FileFlex 3 has added many new searching options since FileFlex 2. Among the changes are a rather radical "re-purposing" of the DBQuery command. Much of what you'd use DBQuery for in past versions, you'd now use indexing and relational queries.
The DBQuery Function
DBQuery now exists to refine or iterate through an existing found set or sort order and perform evaluations.
The DBQuery function allows you to set up complex queries (i.e., this is greater than that and that is less than this). The power in DBQuery is that it allows you to very tightly narrow in on what you're looking for. DBQuery operates by iteratively scanning the entire sort order (physical, indexed, or related), which means that it takes much longer to find something that's near the end of the database file than something that's near the beginning. In general, you should use DBQuery when your sort order size is relatively small. For much larger databases, consider turning to indexed searches and accelerated relational queries.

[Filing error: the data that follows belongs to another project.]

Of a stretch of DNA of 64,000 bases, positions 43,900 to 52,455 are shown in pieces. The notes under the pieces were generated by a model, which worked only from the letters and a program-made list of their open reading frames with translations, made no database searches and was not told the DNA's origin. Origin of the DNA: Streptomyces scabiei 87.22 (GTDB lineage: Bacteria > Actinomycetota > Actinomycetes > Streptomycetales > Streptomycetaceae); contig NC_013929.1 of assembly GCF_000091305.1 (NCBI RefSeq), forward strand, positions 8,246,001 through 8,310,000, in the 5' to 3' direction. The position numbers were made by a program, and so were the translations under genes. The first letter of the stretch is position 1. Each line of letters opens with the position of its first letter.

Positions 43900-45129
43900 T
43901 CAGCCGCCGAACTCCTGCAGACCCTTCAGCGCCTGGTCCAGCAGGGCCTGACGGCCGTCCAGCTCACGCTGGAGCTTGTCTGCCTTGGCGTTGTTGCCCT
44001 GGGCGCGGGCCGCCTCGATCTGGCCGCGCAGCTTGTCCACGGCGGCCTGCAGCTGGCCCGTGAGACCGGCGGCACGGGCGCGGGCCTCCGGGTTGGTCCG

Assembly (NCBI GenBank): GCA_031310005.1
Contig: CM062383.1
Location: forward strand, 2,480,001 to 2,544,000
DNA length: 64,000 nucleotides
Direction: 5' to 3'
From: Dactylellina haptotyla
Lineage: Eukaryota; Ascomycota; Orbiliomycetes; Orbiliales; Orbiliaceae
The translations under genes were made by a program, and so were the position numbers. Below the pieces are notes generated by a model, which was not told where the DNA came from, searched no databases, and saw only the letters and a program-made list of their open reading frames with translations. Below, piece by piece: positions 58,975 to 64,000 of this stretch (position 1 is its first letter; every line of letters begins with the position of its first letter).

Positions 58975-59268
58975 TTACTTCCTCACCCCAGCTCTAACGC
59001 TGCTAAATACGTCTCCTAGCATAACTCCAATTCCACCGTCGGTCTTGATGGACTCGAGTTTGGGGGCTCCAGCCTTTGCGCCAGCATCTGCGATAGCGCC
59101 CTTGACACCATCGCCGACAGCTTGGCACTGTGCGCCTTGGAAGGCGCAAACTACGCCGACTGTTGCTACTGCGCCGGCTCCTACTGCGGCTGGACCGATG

The DBQuery function requires a single argument, which is a search expression string enclosed in quotation marks. This string must evaluate to a logical expression (i.e., interpreting it must lead to a "TRUE" or "FALSE" conclusion). For example, this line:
DBQuery("SALES > 50000")
will set up a search condition which tells FileFlex that you only want to see records where the value in the database field called "SALES" exceeds $50,000. The DBQuery function will move you to the first matching record, assuming one exists.
Finding the Next Match
Once you've executed DBQuery and wish to find the next match, you should not expect DBSkip to work for you (as it did in previous versions). Each DBQuery begins at the current record and keeps searching. This allows you to find something and iteratively change your search as you traverse records, but it requires you to keep track of your search yourself.
If you want to find the next identical match, do a DBSkip to move to the next record, then another complete DBQuery.
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